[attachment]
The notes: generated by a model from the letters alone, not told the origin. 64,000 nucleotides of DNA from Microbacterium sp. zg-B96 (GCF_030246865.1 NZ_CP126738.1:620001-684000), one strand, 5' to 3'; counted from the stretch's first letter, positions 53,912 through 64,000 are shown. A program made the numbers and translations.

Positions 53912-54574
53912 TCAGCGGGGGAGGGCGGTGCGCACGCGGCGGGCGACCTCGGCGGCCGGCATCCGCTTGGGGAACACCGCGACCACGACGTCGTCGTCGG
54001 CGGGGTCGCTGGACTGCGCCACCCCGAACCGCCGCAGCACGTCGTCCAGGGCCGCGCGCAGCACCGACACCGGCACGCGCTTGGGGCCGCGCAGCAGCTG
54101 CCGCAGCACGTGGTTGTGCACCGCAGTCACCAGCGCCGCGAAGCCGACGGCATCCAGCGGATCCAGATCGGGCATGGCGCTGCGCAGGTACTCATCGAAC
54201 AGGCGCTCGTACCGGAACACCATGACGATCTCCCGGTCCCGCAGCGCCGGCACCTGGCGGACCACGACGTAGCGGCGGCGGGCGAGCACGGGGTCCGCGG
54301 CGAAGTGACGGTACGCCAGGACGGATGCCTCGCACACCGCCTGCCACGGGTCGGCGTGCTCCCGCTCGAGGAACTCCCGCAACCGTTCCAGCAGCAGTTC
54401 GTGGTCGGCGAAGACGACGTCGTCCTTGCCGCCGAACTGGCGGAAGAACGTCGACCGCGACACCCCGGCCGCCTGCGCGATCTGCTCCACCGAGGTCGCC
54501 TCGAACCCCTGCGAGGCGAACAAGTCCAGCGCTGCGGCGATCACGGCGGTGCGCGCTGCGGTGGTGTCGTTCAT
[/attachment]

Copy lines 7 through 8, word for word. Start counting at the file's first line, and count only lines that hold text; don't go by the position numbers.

54301 CGAAGTGACGGTACGCCAGGACGGATGCCTCGCACACCGCCTGCCACGGGTCGGCGTGCTCCCGCTCGAGGAACTCCCGCAACCGTTCCAGCAGCAGTTC
54401 GTGGTCGGCGAAGACGACGTCGTCCTTGCCGCCGAACTGGCGGAAGAACGTCGACCGCGACACCCCGGCCGCCTGCGCGATCTGCTCCACCGAGGTCGCC